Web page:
After four years of operations the system was slightly expanded when an incline system was built to serve a new mine, the Pine Ledge Quarry. The incline was 315 feet in length and rose to a level of 84 feet. At the top was the new mine while at the bottom it reconnected with the rest of the railroad system. It functioned as an endless conveyor belt with wagons delivering loads to the bottom and returning to the top empty. The company has been credited with creating a number of railroad designs such as turnouts (also known as switches, or frogs), the turntable, and even double-trucked freight cars (two axles housed within a single carriage apparatus). However, because the railroad's chief engineer, Gridley Bryant who created these inventions, believed that they should be available for the entire industry and public in general he never patented them.

By 1837, after more than a decade of continuous service, the wooden, strap-iron rails were seriously eroding. With a steady supply of incredibly hard stone the railroad made the logical choice of using granite as replacement for the wood and again placed iron straps on top. The company remained independent until it was acquired by the Old Colony & Newport Railway; formed in 1845 the railroad would grow to serve most of eastern Massachusetts and also reached Providence, Rhode Island covering about 617 miles. Up until this time the Granite property had always used horse power to move loads of stone. However, under new management it switched to more efficient steam locomotives. The use of steam eliminated the need for barging stone down the Neponset River to Boston since the company operated its own line to the city.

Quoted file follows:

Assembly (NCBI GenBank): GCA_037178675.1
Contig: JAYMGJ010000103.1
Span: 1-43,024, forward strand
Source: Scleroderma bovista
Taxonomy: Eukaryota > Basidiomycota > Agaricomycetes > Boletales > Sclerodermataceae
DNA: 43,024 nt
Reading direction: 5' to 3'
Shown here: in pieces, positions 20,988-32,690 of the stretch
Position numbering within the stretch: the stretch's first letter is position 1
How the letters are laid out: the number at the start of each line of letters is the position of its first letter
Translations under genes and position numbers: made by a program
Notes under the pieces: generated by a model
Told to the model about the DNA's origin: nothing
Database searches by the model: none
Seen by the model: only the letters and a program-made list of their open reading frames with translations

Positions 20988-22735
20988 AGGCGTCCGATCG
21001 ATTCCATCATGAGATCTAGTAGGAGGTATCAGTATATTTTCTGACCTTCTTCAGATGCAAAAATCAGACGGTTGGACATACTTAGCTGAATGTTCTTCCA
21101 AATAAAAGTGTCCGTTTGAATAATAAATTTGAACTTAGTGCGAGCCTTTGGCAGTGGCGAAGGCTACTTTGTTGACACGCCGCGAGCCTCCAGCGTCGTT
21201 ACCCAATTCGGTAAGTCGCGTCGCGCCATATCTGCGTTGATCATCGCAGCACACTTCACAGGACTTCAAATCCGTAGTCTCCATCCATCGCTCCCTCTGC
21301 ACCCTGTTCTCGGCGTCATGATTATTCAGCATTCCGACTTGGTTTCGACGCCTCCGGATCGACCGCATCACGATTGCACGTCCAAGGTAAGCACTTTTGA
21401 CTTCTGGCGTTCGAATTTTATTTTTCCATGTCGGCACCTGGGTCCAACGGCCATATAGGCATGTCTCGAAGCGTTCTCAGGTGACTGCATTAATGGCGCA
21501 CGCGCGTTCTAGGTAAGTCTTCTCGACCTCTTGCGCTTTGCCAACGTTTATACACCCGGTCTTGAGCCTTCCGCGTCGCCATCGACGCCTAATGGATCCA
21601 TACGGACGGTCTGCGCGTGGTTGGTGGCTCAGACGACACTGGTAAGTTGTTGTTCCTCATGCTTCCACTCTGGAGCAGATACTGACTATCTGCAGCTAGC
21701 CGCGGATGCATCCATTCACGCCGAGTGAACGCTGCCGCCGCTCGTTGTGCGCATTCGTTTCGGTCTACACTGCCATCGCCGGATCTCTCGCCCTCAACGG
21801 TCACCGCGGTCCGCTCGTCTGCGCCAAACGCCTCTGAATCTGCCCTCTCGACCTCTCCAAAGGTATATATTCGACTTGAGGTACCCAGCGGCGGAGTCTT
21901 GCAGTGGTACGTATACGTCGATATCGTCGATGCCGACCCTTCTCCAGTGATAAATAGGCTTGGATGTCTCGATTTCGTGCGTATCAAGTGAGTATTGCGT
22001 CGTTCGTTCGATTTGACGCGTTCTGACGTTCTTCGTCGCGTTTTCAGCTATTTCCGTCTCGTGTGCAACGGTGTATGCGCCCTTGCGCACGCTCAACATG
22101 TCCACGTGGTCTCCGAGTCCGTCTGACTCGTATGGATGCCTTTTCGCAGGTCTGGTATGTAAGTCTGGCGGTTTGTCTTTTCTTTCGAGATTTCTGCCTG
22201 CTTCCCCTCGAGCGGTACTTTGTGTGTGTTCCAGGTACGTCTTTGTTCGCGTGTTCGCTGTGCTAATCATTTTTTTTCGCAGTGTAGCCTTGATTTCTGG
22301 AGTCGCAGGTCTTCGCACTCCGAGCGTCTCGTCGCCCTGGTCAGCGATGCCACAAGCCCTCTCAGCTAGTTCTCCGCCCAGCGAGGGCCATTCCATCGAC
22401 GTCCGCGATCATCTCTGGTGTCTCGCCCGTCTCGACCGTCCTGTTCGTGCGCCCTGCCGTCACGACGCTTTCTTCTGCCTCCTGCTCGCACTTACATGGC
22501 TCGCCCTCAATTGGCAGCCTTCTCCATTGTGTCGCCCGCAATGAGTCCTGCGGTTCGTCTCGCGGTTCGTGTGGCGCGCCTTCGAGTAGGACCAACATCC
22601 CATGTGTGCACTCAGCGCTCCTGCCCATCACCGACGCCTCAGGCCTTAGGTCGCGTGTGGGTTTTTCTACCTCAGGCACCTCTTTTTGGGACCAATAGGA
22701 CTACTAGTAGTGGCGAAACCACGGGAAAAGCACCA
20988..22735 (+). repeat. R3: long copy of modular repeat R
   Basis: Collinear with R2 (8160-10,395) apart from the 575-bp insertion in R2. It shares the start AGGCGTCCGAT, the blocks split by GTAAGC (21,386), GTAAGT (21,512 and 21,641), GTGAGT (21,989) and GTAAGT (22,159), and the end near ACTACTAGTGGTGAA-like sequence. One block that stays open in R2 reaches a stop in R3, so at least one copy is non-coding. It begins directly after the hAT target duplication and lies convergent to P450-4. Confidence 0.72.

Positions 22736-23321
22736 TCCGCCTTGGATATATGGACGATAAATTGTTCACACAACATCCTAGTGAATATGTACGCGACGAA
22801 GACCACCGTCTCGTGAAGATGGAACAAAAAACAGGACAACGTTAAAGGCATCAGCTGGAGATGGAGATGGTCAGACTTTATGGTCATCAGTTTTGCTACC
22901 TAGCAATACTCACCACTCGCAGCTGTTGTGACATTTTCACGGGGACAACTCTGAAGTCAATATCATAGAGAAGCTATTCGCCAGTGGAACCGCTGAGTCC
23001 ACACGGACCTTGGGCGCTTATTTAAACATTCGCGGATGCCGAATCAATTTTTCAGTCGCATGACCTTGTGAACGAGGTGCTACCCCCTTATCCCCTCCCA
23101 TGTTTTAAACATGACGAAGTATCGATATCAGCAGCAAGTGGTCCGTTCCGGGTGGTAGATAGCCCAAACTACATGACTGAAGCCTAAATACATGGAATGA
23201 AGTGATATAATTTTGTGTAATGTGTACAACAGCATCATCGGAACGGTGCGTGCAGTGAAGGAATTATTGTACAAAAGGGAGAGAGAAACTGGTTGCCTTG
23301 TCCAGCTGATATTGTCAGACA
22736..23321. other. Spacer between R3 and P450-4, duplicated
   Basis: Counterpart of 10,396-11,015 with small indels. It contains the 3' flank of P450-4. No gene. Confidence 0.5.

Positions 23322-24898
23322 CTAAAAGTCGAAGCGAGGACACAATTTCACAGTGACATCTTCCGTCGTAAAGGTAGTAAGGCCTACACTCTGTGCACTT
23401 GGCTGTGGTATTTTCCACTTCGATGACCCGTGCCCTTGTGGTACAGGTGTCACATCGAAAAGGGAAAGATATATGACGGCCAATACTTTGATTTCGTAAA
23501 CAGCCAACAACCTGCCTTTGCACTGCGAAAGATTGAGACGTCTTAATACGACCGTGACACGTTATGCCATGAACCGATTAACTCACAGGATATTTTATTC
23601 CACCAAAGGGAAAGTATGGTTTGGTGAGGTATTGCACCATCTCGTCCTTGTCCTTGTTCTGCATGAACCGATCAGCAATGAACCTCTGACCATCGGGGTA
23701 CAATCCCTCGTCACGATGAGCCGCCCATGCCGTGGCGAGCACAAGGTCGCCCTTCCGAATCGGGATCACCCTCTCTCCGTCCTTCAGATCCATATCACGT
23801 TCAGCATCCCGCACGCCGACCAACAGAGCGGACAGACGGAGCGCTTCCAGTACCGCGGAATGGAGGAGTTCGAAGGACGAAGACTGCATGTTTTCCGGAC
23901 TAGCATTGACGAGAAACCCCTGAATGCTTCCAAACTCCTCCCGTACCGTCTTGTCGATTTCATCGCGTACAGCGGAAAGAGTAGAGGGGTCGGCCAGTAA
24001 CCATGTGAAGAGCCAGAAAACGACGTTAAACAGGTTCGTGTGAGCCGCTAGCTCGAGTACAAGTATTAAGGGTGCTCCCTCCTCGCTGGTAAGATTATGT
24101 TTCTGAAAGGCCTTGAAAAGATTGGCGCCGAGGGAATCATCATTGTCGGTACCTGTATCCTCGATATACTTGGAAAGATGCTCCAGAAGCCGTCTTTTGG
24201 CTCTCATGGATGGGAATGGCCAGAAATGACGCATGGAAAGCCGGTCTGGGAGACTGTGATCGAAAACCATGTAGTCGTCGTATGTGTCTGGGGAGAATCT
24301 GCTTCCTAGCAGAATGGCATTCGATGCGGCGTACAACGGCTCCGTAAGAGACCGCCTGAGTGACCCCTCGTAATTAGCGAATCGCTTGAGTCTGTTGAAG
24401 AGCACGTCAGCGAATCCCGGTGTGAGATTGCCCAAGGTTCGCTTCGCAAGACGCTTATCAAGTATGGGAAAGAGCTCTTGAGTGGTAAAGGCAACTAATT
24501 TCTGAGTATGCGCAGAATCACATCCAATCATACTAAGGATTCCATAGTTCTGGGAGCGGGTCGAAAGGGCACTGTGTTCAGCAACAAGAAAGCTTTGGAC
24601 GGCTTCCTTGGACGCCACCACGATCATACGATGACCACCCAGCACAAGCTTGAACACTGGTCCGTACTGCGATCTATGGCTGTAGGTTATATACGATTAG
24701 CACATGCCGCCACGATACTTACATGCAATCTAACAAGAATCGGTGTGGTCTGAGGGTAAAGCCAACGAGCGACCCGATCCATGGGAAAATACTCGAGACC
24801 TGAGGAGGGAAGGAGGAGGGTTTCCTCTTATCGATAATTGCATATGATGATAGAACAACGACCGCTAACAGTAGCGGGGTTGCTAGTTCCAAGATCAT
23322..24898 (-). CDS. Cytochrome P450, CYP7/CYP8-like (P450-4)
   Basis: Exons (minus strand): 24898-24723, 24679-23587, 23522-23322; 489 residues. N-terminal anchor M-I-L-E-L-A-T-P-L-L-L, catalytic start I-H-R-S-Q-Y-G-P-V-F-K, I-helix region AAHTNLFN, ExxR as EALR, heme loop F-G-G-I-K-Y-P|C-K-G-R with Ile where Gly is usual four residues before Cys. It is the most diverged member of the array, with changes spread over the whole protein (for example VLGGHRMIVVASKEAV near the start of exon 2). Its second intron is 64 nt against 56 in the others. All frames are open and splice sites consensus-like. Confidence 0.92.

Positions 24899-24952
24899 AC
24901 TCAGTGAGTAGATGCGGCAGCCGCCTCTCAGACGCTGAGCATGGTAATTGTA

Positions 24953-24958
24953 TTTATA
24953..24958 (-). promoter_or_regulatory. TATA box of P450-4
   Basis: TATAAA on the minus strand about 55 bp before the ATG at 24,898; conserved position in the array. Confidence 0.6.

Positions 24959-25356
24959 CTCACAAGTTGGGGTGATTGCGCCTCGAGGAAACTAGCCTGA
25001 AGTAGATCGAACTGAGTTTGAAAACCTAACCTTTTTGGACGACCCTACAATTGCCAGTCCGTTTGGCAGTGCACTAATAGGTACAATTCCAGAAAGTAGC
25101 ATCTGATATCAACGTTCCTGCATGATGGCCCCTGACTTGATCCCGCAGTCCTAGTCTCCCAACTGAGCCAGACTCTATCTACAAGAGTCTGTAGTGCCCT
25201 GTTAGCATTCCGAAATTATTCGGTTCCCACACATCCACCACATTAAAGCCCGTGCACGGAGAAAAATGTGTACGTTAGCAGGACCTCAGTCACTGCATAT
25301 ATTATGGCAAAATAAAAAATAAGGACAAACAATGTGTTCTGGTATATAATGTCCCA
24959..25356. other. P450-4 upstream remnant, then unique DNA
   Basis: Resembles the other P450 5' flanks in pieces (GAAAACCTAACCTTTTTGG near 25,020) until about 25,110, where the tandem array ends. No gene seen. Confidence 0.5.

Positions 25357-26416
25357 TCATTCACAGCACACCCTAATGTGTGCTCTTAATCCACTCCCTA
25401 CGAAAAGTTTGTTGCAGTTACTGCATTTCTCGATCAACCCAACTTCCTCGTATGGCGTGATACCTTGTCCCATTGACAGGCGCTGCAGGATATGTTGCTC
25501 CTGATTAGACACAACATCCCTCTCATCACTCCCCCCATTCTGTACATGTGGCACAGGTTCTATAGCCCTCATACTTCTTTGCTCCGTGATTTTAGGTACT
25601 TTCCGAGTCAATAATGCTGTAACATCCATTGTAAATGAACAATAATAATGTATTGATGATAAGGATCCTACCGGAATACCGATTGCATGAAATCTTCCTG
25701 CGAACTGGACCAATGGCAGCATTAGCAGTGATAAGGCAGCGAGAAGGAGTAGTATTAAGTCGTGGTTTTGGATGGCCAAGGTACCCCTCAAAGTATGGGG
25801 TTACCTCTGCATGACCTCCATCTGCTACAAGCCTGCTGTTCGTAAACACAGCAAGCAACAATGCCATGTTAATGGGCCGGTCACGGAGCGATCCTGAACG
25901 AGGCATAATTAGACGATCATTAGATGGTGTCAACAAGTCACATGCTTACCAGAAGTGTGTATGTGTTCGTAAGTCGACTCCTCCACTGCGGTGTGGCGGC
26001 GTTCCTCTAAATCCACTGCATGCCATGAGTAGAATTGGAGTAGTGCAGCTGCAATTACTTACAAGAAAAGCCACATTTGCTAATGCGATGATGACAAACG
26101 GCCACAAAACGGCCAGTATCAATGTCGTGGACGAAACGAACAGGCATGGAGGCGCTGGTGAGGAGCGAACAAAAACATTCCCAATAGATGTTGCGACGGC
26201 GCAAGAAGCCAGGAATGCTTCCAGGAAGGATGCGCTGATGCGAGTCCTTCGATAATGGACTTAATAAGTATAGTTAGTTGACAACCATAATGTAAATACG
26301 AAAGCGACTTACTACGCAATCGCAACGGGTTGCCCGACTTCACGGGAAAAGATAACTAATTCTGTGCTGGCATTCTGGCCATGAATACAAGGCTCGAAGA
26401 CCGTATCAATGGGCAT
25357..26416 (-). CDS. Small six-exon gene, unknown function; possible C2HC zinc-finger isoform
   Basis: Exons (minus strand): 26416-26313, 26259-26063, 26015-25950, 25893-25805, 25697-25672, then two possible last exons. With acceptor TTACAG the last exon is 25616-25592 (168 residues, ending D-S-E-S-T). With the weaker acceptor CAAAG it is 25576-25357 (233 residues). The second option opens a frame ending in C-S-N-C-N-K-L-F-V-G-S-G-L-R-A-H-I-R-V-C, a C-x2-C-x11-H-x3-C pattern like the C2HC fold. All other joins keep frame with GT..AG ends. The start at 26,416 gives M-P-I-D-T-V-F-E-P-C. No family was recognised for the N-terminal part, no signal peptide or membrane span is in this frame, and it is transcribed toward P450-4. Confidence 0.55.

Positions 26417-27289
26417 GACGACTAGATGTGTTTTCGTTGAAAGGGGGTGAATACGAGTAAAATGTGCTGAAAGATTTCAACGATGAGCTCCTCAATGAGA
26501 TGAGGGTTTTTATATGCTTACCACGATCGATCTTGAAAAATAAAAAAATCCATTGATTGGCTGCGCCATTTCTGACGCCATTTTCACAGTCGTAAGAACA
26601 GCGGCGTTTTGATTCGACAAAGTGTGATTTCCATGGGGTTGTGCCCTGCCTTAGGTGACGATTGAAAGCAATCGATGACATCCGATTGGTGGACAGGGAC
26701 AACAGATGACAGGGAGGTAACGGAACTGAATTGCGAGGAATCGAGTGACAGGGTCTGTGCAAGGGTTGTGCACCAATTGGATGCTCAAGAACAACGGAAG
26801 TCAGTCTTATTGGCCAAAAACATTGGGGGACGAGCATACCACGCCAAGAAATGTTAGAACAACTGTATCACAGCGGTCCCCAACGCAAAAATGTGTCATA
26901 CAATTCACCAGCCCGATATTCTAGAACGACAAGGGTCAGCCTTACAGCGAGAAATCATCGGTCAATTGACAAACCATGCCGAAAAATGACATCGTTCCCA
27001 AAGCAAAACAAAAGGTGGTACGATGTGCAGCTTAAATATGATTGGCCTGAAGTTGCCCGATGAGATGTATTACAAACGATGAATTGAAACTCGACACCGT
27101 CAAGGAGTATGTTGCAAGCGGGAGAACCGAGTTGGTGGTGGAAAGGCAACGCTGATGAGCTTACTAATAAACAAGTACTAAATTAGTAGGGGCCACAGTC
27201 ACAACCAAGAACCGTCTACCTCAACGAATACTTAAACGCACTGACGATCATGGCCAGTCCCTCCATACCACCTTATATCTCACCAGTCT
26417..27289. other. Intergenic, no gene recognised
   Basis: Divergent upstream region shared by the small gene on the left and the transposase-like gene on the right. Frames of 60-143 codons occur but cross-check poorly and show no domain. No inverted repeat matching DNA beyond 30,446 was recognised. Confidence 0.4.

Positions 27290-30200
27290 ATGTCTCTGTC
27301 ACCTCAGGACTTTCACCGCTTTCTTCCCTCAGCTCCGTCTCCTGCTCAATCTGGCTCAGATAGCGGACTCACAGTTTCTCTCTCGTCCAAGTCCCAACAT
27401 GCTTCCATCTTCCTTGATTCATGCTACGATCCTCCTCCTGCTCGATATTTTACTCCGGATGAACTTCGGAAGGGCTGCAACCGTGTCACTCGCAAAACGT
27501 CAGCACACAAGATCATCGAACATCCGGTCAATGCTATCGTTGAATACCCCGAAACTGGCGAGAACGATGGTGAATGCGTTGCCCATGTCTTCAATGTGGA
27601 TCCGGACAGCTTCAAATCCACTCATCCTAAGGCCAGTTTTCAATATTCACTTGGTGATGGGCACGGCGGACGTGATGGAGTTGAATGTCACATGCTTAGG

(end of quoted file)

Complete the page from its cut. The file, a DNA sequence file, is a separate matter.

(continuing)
Finally, the Old Colony Railroad also did away with the granite trackage using traditional iron "T"-rails and wooden ties, set to standard gauge.  In 1893 the system was acquired by the growing New Haven Railroad, which shortly afterward abandoned the Granite's original three-mile main line. Despite this, the incline section remained in use until the 1940s with the granite rail section plated over with metal planks and used as a roadway system for trucks. Today, much of the original right-of-way between Quincy and the Neponset River is a rail/trail while the old incline system now has plaques and markers describing its use and distinction as a National Register of Historic Places (which was first dedicated on June 19, 1973).


New Haven EP5 #372 rolls through the interlocking at New Rochelle, New York with pantographs down as it heads southbound towards Grand Central Terminal on February 2, 1969. The NYNH&H acquired the small Granite Railway in the early 1890s.

If one knows where to you look you can also see other sections of the abandoned right-of-way since much of the property is now part of the Quincy Quarries Reservation and maintained by the Massachusetts Department of Conservation and Recreation.   To learn more about the railroad please click here.  An interesting book on the history of railroading in the Northeast is Lost Railroads of New England (3rd Edition) by author Ron Karr.  The book is more than 200 pages in length, published by Branch Line Press and looks at the region's rise and fall of rail service.  One noted feature of the book is that it covers abandoned corridors and what ultimately became of these rights-of-way.  In any event, if you're interested in perhaps purchasing the book please visit the links above which will take you to ordering information through Amazon.com.